Relieving water scarcity, one home at a time

Five members of the Penn chapter of Isla Urbana, a nonprofit that fundraises to provide clean drinking water to residents in Mexico City, traveled there to help install rainwater collection and filtration systems.

Members of the Penn chapter of nonprofit organization Isla Urbana, including (from left) Samira Mehta, Wanqi Fang, Pallavi Menon, and Imañia Powers, helped to install rainwater harvesting and filtration systems in Mexico City this summer. (Photo: Lucia Palmarini)
July 8, 2019
Gina Vitale

On Samira Mehta’s first trip to Mexico City in 2016, she witnessed firsthand what happens when residents in mountainous areas get their water delivered from las pipas, or government trucks. A woman was carrying a freshly filled bucket to her home when Mehta peered inside. It was riddled with bugs. The woman was dipping a live electrical wire into the water, hoping to electrocute the pests. This was her drinking water.

Mehta, a rising junior from Dallas, was in the city on behalf of Isla Urbana, an international nonprofit devoted to providing clean drinking water to residents of Mexico City through rainwater collection. This past fall, Mehta teamed up with her friend and fellow Penn student Pallavi Menon of Bangalore, India, to start their own chapter of Isla Urbana, Spanish for “urban island,” on campus. They have made it their mission to get Penn students involved in mediating the crisis.

To relieve water scarcity, Isla Urbana members raise money and install inexpensive water-harvesting and filtration systems in homes, schools, and other buildings. Rain is filtered through the Isla Urbana system and collected in a large cistern that many homes already have in place, providing residences with 40% to 100% of their water supply.

“These harvesting systems also have a greater impact by promoting sustainable water management practices, mitigating the city’s flooding problems, relieving poverty, and reducing carbon emissions,” says Menon.

Two weeks ago, Mehta returned to Mexico City, along with Menon, and fellow chapter members Wanqi Fang of Beijing, Olivia Wedig of St. Louis, and Imañia Powers of Washington, D.C., all of the class of 2021. In the first few days of their trip, the team helped install a rainwater harvesting system for a woman who is part of a mountainous community in the city of Quiltepec.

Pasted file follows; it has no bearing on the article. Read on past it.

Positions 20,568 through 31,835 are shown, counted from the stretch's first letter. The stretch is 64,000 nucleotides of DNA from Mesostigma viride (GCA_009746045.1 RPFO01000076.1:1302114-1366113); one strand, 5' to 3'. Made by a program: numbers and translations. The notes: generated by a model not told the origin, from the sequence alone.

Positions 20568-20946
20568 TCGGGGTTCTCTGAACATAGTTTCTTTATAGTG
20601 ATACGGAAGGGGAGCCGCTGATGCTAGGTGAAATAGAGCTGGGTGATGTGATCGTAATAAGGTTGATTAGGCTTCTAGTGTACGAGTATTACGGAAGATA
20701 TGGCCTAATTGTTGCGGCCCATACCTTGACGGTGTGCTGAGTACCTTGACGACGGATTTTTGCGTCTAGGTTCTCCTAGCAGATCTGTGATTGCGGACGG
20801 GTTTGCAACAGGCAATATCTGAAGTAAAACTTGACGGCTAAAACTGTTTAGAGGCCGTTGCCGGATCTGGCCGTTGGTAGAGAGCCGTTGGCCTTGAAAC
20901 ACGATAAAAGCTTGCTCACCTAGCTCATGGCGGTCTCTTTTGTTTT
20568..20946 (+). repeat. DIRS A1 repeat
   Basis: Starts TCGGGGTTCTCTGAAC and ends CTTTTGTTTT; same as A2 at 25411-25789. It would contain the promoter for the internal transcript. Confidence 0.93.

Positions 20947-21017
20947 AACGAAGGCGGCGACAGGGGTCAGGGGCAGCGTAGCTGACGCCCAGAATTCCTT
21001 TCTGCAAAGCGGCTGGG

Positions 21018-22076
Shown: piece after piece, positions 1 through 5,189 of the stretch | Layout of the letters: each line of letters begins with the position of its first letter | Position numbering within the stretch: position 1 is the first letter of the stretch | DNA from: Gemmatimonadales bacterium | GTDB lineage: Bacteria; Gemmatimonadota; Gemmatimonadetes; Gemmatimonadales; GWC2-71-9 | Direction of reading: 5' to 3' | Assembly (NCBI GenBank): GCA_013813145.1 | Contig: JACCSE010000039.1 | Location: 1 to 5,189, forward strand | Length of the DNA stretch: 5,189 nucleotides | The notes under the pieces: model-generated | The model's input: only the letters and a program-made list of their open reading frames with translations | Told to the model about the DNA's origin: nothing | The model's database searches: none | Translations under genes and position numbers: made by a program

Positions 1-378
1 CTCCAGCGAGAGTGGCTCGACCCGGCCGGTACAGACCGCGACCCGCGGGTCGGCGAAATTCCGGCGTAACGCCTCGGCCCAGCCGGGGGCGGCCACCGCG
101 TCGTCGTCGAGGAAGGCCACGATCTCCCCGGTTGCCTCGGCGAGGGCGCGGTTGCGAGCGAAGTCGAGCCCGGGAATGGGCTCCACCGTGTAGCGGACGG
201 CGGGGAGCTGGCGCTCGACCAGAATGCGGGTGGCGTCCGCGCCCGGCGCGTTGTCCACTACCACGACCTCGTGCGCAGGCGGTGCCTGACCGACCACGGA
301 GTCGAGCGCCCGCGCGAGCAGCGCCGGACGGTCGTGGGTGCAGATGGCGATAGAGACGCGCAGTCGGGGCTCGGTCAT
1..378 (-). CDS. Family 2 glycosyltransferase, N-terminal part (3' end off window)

In that community, the students also spoke to another woman who already had an Isla Urbana system installed in her home prior to their trip. She told them that before she had the system, las pipas provided her enough water for needs like drinking but not for washing her clothes, which she would pack in suitcases once a week to wash in another town an hour away, where her brother had grid access to water.

Later in the week, the team visited a school for children with special needs, where a rainwater harvesting system, supplied and assembled with funds raised by Isla Urbana’s Penn chapter, had been installed a month prior. As a result, the school collected 10,000 liters of water from the first rain of the season alone. The children presented posters to the Isla Urbana visitors, detailing how critical it is to conserve water.

“It was really amazing to see young children being empowered by their schools to practice sustainability,” Mehta says. “It is definitely something that we don’t see enough of in the USA.”

The crew returned to the United States earlier this month with a renewed passion for water conservation and sustainability. They are eager to share what they’ve learned throughout the Penn community.

“Isla Urbana at Penn hopes to bring back these experiences to campus, not only educating our peers about global water scarcity issues but also advocating for more sustainable practices on Penn’s campus,” Mehta says.

Right now, the club has about 20 members, and they are eager to expand. Last year, with the help of the Global Water Alliance and the Water Center at Penn, the club was able to put on an all-day fundraising event called Walk for Water. The day kicked off with speeches from both Mehta and Menon, as well as Swati Hegde, senior academic research coordinator for the Penn Water Center. Then, all those who came out to participate—around 50 people, according to Mehta—walked from Shoemaker Green to the Class of 1923 Ice Rink, where they celebrated with an ice-skating party. Funds raised by registration fees clocked in around $4,000, and, thanks to the Water Center’s sponsorship of the festivities, all of the money raised from the walk went directly to Isla Urbana’s relief efforts.

“Other organizations can learn from how Isla Urbana is addressing water scarcity issues for the sustainable water future using a combined scientific, environmental, and social approach,” Hegde says.

Summary
Relieving water scarcity, one home at a time
Article Name
Relieving water scarcity, one home at a time
Description
On Samira Mehta’s first trip to Mexico City in 2016, she witnessed firsthand what happens when residents in mountainous areas get their water delivered from las pipas, or government trucks.